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The effect of hybridization-induced secondary structure alterations on RNA detection using backscattering interferometry.

Adams NM, Olmsted IR, Haselton FR, Bornhop DJ, Wright DW - Nucleic Acids Res. (2013)

Bottom Line: Backscattering interferometry (BSI) has been used to successfully monitor molecular interactions without labeling and with high sensitivity.Using RNA folding software mfold, we found that the predicted number of unpaired nucleotides in the targeted regions of the RNA sequence generally correlated with BSI sensitivity.Our results indicate that BSI has promise as an effective tool for sensitive RNA detection and provides a road map for further improving detection limits.

View Article: PubMed Central - PubMed

Affiliation: Department of Chemistry, Vanderbilt University, Nashville, TN 37235, USA.

ABSTRACT
Backscattering interferometry (BSI) has been used to successfully monitor molecular interactions without labeling and with high sensitivity. These properties suggest that this approach might be useful for detecting biomarkers of infection. In this report, we identify interactions and characteristics of nucleic acid probes that maximize BSI signal upon binding the respiratory syncytial virus nucleocapsid gene RNA biomarker. The number of base pairs formed upon the addition of oligonucleotide probes to a solution containing the viral RNA target correlated with the BSI signal magnitude. Using RNA folding software mfold, we found that the predicted number of unpaired nucleotides in the targeted regions of the RNA sequence generally correlated with BSI sensitivity. We also demonstrated that locked nucleic acid (LNA) probes improved sensitivity approximately 4-fold compared to DNA probes of the same sequence. We attribute this enhancement in BSI performance to the increased A-form character of the LNA:RNA hybrid. A limit of detection of 624 pM, corresponding to ∼10(5) target molecules, was achieved using nine distinct ∼23-mer DNA probes complementary to regions distributed along the RNA target. Our results indicate that BSI has promise as an effective tool for sensitive RNA detection and provides a road map for further improving detection limits.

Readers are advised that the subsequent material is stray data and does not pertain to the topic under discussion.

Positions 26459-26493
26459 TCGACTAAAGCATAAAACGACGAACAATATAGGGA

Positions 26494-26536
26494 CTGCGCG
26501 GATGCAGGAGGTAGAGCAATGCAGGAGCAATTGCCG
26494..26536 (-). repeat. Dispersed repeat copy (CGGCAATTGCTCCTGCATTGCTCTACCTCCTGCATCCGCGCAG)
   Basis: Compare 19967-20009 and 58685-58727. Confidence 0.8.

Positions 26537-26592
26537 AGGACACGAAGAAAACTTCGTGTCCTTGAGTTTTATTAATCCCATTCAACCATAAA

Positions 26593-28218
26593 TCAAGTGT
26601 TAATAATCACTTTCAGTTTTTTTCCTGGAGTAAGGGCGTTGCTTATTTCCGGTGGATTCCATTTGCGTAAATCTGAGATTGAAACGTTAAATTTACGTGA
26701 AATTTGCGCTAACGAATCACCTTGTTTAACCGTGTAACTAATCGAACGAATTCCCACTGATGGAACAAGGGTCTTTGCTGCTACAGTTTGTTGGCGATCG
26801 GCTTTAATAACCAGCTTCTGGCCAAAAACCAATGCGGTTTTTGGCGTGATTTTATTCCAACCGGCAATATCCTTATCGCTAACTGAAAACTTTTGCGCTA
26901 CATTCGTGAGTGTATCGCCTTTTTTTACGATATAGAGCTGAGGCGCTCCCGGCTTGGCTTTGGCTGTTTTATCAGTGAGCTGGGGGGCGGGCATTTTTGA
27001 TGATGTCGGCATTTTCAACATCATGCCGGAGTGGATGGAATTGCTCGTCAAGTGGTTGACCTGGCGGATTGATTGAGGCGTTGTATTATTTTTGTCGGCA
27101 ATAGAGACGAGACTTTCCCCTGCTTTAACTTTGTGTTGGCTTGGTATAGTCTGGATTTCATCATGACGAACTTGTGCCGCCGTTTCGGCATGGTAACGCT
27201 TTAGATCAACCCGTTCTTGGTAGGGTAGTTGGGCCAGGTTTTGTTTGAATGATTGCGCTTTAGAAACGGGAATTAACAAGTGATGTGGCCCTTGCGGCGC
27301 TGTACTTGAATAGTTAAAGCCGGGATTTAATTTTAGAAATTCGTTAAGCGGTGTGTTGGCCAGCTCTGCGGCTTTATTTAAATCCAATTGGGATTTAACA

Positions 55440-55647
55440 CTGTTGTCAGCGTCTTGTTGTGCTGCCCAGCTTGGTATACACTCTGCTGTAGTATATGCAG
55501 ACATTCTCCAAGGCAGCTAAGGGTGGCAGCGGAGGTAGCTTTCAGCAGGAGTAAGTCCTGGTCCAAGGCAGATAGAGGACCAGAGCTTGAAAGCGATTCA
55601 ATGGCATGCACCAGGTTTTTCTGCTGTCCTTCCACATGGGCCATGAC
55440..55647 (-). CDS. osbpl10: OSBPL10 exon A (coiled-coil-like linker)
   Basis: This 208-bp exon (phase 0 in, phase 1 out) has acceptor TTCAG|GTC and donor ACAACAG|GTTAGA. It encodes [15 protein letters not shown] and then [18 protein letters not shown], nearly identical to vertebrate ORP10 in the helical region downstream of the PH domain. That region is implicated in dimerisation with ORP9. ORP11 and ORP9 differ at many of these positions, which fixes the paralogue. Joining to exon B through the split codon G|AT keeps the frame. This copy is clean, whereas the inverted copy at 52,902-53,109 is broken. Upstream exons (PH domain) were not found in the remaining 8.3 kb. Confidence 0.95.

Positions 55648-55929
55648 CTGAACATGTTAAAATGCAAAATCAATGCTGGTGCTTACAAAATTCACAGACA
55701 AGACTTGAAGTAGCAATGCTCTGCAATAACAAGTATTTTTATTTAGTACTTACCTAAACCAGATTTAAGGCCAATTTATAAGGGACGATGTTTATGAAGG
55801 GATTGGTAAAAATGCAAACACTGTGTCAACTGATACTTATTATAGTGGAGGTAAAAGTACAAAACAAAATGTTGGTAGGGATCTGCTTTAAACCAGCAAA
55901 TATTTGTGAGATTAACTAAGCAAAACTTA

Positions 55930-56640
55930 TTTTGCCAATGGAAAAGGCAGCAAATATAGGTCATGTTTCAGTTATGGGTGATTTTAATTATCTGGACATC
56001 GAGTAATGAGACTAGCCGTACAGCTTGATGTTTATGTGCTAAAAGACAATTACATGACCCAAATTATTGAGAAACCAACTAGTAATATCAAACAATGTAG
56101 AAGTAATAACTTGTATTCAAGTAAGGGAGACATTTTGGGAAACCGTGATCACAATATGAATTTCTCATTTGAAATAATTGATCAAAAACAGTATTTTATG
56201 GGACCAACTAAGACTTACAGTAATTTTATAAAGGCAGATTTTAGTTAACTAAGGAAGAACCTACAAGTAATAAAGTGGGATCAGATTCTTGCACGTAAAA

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Related in: MedlinePlus

Depiction of the optical train and mechanism of signal generation for RNA detection using BSI. (A) Schematic of BSI optical train. (B) Digital representation of interference fringes. (C) Representation of signal generation as DNA probes bind complementary RNA targets.
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gkt165-F1: Depiction of the optical train and mechanism of signal generation for RNA detection using BSI. (A) Schematic of BSI optical train. (B) Digital representation of interference fringes. (C) Representation of signal generation as DNA probes bind complementary RNA targets.

Mentions: BSI has been used to successfully monitor binding interactions of a variety of biological molecules with high sensitivity (9–15). The design of this unique interferometer is very simple. A He–Ne laser is used to illuminate a semicircular microfluidic channel containing <1 μl of analyte, creating a set of high contrast interference fringes of reflected and refracted light (Figure 1A). When a specific binding event occurs, the refractive index (RI) of the solution in the channel changes, causing these fringes to shift in a manner that is proportional to the concentration of the analyte (Figure 1B–C). Though BSI has been used to quantify protein biomarkers via antibody–antigen interactions (10), the work presented here represents the first report of its use for detecting and quantifying RNA biomarkers.Figure 1.